Thursday, November 02, 2006

Saint Polycarp of Smyrna

Saint Polycarp is a celebrated figure in the history of Christianity, and one of the few martyrs from the first centuries who's story has been proven to be historically accurate. A direct pupil of the apostle John, Polycarp lived between 70 and 155 A.D., connecting him to both the biblical apostles and the early church fathers. Several ancient sources document the contributions of Polycarp to Christianity. These include his letters written to the church at Philippi, in which he encourages the members to remain strong in their faith and to flee from materialism and instructs the members in the proper handling of financial dishonesty, which was apparently an issue creeping into the church.
Polycarp served as the bishop at Smyrna (in modern day Syria), and was recognized as one of the early combatants of Christian heresies, namely the Gnostics and the theologian Marcion.

Some argue that Polycarps greatest contribution to Christianity was his martyred death. His martyrdom is one of the most well documented events of antiquity. The emperors of Rome recorded many of the persecutions and deaths from this era that resulted from the widespread crackdown on Christianity, which was viewed as a dangerous cult that needed to be stopped.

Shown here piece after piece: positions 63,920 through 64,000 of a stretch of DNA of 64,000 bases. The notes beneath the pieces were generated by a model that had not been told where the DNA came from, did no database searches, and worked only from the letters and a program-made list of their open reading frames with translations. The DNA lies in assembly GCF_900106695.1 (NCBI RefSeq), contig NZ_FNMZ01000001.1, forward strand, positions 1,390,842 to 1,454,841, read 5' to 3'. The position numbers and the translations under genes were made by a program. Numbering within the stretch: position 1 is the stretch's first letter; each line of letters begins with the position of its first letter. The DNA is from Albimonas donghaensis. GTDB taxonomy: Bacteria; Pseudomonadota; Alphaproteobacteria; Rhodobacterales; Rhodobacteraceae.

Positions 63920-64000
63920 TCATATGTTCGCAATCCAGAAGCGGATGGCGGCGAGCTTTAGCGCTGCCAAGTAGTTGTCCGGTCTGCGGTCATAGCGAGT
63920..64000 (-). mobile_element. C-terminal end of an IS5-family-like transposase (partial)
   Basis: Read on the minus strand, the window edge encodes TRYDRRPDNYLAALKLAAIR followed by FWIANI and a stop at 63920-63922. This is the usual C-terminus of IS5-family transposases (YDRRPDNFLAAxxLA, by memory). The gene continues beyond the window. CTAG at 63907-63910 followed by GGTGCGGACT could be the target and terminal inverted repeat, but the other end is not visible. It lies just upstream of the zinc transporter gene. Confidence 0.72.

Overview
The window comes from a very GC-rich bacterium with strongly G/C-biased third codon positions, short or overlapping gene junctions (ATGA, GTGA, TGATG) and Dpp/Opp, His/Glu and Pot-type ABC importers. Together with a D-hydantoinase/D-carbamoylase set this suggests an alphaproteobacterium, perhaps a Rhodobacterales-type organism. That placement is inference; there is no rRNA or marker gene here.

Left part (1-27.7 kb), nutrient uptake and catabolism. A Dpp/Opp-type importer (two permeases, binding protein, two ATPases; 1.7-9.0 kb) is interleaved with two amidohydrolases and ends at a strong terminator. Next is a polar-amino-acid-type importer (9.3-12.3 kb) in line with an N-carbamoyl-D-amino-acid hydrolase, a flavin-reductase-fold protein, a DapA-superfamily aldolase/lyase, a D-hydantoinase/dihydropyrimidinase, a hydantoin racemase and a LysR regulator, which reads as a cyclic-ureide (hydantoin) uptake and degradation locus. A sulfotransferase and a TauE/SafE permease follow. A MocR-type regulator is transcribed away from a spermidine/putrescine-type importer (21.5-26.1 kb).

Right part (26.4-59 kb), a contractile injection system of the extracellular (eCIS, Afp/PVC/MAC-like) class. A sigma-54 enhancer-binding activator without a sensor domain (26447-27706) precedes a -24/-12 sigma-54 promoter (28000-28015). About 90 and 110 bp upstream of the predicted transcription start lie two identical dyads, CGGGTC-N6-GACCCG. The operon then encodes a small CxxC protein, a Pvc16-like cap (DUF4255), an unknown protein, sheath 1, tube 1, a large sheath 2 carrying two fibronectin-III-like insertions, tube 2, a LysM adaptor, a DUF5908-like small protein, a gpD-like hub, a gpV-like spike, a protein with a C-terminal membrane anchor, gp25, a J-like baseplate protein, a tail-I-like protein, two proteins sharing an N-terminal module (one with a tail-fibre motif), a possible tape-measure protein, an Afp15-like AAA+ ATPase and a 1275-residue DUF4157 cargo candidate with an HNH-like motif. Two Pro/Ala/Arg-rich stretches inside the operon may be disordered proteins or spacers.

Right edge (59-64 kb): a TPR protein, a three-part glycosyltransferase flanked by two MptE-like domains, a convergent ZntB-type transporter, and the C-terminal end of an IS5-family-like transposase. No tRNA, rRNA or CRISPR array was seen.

At 86 years of age, Polycarp was arrested on the charge of being a Christian. Amidst an angry mob, the Roman proconsul took pity on the gentle old man and urged Polycarp to proclaim, "Caesar is Lord". If only Polycarp would make this declaration and offer a small pinch of incense to Caesar's statue he would escape torture and death.
To this Polycarp responded, "Eighty-six years I have served Christ, and He never did me any wrong. How can I blaspheme my King who saved me?" Steadfast in his stand for Christ, Polycarp refused to compromise his beliefs, and was burned alive at the stake. The date of Polycarp's death is disputed. The historian Eusebius dates it to the reign of Marcus Aurelius, circa 166 – 167. However, a post-Eusebian addition to the Martyrdom of Polycarp dates his death to Saturday, February 23 in the proconsulship of Statius Quadratus—which works out to be 155 or 156. These earlier dates better fit the tradition of his association with Ignatius and John the Evangelist.


Burton said...

It amazes me how long people lived back then.

Think about it: the Apostle John is said to have died in 101 AD. If he was a fisherman when he met Christ (who I think died around 33 AD or thereabouts) then he was probably at least 14 when Christ died. That means that John was at least 75 years old upon his death!

Furthermore, Saint Polycarp lived for 86 years! I wonder what the retirement age was back then...

Laura said...

86 if we assume he was baptized a christian at birth or raised as such. He could have been older.

Miss Marjie said...

i bet he's frowny in that picture because his name is polycarp.